Deep down the CEO knew that alignment problems were preventing each profit center from performing at the right level and he thought he had a solution, but I wasn’t convinced.
Several years ago, I took a nasty fall while skiing with resulting back and neck pain. In my youthful attitude, I expected that like all other injuries, this would ultimately go away. It didn’t.
In my vain attempt for a quick fix, I engaged the services of a chiropractor who explained my problem as “the alignment and related motion or function of a vertebral joint in the neck.” The corresponding fix was a series of “manipulations”. After a year of this, I quit.
When significant misalignment exists in a business over time, as it had in this company, it’s because we have enabled it. The path for change starts with our behaviors, specifically with the CEO.
The concept of alignment presents an attractive illusion that tempts us to make alignment an object to achieve. The illusion: “If I can just get there we’ll be ok and pulling the right levers should do it.”
However, no company ever achieves alignment because people are constantly making adjustments. Conceptually, companies are designed to create value and we ultimately measure success by very simple things: Are current and new customers using our products and services at growing levels, and are the resulting cash flows adequate to fund distributions to shareholders and business expansion at a level that creates growing opportunity for employees.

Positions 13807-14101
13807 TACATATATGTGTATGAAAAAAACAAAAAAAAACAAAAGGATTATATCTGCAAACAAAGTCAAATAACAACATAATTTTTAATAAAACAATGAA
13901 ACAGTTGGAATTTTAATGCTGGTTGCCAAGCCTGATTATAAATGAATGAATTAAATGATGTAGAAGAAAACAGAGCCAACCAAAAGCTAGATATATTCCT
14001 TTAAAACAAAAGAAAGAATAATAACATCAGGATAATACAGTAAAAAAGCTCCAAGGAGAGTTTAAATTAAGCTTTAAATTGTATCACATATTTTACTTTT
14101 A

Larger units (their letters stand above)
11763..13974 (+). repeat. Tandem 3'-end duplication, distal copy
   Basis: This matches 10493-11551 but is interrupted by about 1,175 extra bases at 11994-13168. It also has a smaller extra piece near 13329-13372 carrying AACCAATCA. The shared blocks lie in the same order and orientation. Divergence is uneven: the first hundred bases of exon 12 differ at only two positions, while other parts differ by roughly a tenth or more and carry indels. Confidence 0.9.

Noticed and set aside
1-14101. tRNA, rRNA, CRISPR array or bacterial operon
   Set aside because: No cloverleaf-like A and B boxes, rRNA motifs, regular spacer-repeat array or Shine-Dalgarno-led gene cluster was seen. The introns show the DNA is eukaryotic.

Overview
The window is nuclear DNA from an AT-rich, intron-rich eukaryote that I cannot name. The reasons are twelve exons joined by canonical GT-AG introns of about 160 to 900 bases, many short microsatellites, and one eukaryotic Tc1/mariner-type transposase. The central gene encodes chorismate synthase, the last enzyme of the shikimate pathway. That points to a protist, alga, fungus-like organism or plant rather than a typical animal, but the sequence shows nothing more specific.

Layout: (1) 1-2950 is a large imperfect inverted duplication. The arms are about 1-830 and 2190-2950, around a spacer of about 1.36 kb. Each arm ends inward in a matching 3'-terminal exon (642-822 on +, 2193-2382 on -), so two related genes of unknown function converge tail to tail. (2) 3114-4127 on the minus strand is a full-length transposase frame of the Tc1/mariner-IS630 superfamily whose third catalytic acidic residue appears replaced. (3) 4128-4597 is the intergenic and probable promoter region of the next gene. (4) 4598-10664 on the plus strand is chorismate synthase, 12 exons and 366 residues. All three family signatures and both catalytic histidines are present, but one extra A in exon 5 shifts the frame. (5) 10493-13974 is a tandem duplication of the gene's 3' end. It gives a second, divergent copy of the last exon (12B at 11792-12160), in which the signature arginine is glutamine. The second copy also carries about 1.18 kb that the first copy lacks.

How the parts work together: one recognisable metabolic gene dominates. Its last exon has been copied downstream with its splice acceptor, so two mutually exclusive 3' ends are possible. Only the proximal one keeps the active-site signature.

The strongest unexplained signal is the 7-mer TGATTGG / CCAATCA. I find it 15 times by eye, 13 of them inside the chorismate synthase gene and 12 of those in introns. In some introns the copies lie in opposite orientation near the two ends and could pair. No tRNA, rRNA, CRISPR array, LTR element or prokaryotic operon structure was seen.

Adjustment is not manipulation!
Manipulating a system to achieve alignment might look like this, “If I delegate this problem to my operations people they will fix it.” Whereas adjustment might look like this, “What behaviors of mine have sponsored this problem and how do I intend to adjust?”
What I dislike about business school is that it creates intellectual constructs or models of perfection that detach themselves from people’s behaviors. Anyone who has tried to execute change in a company has experienced employee resistance and backed down! This is the heart of the matter.
As I’ve surveyed managers who work for CEO’s they tell me that more than 75% of all change that their CEOs launch is never sustained. Which begs the question, is this adjustment or manipulation?
But, before you start pointing fingers at the CEO, look in the mirror. By subscribing to a change initiative, in spite of a set of experiences that indicate it is not sustainable, you have sponsored an illusion.
If leadership is “the wise use of power and power is the ability to translate intentions into reality and sustain it”, then the cure is wisdom.
Acquiring wisdom is accelerated by sharing failure and adjustment with trusted peers. Do you have a peer group?
So how did I solve my back and neck pain? For nearly 20 years, I’ve worked to strengthen my sagging muscles so they could keep my body core healthy. Once I changed my behavior, my back improved. Outsourcing this problem to an expert just didn’t work.
I’d really like to know your thoughts! Jim@peer-place.com